Antibiotics are fundamental to modern medicine, essential for treating everything from routine skin infections to strep throat, and for protecting vulnerable patients receiving chemotherapy or being treated in intensive care units.
Although antibiotic resistance is not a new problem, its scope now constitutes a major threat to human health. According to the Centers for Disease Control and Prevention, at least 2 million Americans fall sick every year with antibiotic-resistant infections—and 23,000 die.
Medical and public health experts agree that addressing antibiotic resistance requires measures that will ensure both the prudent use of existing drugs and a robust pipeline of new drugs. Pew's antibiotic resistance project supports policies that would:
- Spur the creation of new antibiotics by removing the regulatory, economic, and scientific obstacles that impede antibiotic discovery and development.
- Establish stewardship programs to ensure that antibiotics are prescribed only when necessary in human health care settings.
- End the overuse of antibiotics in food animals.
3 personal perspectives
Health experts create national targets to reduce unnecessary antibiotic prescriptions
Analysis shows more than 1 in 3 labels will not fully meet judicious use standards after implementation of FDA policy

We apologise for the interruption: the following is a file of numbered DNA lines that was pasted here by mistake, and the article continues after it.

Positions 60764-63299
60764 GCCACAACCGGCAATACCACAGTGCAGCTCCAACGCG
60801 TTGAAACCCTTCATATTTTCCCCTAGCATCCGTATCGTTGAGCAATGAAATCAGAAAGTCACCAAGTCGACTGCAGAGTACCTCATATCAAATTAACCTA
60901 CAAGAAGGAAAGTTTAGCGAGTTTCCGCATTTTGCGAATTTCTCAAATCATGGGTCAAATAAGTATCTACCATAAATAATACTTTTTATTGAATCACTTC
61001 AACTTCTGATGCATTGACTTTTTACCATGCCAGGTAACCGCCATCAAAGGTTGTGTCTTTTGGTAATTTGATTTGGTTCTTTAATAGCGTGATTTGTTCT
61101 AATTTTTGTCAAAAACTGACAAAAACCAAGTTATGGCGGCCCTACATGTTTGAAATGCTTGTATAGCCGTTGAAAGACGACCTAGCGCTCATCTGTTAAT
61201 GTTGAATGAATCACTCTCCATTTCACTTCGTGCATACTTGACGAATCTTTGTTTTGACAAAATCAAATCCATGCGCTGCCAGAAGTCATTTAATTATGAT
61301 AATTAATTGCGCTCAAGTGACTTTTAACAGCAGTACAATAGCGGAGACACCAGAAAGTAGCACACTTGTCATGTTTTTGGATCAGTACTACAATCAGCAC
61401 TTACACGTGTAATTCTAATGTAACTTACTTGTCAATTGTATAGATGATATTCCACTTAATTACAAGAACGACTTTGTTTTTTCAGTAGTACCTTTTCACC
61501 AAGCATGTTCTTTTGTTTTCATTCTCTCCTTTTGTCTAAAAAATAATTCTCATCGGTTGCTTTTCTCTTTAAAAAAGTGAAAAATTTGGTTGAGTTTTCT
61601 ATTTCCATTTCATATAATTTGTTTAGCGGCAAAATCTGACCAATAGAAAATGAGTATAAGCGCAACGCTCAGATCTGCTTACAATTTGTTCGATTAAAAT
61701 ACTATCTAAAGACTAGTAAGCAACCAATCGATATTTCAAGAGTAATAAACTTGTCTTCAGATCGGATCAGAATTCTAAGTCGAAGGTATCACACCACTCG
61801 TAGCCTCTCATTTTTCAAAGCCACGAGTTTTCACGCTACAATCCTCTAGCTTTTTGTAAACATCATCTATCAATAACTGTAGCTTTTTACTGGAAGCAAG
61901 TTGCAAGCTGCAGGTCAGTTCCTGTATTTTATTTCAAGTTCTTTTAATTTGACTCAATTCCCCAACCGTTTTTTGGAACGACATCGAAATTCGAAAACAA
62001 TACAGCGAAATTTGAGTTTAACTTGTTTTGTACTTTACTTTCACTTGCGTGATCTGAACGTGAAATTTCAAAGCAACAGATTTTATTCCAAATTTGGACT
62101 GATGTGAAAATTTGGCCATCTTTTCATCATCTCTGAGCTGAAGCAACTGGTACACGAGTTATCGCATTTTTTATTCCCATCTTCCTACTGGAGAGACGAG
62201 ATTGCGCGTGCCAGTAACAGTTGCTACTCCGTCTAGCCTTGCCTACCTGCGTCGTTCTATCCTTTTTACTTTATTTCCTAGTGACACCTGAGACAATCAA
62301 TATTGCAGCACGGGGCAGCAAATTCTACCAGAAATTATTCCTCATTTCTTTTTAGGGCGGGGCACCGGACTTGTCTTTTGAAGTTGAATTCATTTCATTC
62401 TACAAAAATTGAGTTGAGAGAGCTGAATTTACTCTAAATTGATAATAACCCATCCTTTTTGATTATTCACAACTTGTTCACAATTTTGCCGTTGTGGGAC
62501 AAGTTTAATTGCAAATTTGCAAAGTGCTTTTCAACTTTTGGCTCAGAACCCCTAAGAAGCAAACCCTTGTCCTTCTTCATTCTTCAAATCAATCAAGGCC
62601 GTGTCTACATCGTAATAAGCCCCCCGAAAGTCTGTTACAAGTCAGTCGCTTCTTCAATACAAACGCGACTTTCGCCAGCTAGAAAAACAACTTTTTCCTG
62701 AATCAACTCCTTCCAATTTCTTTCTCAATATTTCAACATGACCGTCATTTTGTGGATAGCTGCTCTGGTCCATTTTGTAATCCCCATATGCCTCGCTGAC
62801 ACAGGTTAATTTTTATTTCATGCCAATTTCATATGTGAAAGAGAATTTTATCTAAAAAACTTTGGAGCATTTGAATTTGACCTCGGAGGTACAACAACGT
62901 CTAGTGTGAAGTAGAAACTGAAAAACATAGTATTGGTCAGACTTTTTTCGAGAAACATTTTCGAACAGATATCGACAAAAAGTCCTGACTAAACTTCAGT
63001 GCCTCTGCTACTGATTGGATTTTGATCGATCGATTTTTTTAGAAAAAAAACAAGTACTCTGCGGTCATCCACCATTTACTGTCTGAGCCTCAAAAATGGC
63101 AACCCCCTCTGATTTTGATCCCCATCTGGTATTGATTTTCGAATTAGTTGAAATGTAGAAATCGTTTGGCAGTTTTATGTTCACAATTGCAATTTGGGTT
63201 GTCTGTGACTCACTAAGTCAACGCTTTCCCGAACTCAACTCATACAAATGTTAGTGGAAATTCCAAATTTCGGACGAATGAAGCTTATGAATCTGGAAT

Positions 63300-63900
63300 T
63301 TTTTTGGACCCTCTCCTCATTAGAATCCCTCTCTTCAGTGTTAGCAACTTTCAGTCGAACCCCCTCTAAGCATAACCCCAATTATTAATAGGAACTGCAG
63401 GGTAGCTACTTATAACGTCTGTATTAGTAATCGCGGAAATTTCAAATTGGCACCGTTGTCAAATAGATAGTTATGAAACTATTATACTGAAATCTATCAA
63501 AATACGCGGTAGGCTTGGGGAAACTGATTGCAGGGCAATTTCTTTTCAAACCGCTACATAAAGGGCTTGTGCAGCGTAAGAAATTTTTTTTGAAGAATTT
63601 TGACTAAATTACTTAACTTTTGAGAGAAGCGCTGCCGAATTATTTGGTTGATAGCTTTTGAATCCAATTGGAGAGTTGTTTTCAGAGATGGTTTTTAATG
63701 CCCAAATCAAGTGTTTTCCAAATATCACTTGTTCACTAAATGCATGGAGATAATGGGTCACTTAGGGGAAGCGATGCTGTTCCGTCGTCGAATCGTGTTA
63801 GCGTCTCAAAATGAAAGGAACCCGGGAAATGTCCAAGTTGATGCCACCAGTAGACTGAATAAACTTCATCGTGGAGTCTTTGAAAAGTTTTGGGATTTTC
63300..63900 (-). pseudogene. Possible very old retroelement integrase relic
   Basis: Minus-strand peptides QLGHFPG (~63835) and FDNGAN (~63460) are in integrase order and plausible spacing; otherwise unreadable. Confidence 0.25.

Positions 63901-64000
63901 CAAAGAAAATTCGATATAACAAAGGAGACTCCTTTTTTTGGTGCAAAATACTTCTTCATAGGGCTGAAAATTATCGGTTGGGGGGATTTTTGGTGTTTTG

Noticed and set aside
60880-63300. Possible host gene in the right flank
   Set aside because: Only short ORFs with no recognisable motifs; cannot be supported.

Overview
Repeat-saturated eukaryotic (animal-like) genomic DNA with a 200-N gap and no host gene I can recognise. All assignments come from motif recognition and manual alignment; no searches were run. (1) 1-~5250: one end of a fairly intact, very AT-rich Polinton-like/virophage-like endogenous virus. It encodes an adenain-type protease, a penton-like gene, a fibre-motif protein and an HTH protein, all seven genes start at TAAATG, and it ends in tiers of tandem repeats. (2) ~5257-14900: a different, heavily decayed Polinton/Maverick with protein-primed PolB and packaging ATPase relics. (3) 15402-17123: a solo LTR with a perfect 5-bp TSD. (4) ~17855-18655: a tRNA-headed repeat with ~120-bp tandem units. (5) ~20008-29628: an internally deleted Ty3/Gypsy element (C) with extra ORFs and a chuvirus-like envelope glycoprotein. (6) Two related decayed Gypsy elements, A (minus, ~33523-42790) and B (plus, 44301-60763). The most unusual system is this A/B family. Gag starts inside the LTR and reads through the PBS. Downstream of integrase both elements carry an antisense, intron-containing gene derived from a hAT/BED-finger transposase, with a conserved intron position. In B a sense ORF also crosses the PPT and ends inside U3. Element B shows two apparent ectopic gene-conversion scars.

The use of antibiotics drives the emergence of drug resistance, but the relationship between the two is not always direct or easy to measure. Resistance may appear or disappear at significantly faster rates in some situations than others, and perhaps not at all during the period of a research study. These dynamics can be influenced by seemingly unrelated factors. Read More
Reinvigorating the pipeline of antibiotics in development is more critical today than ever, as increasingly hard-to-treat bacteria continue to emerge. As part of ongoing work to spur the creation of urgently needed new antibiotics, The Pew Charitable Trusts’ antibiotic resistance project and the World Health Organization (WHO) have both released new analyses of the pipeline of products in... Read More
While antibiotic innovation—finding and designing new types of antibiotics and improving existing drugs—remains essential to combating antibiotic resistance, “outside-the-box” approaches to preventing and treating bacterial infections are also needed. Read More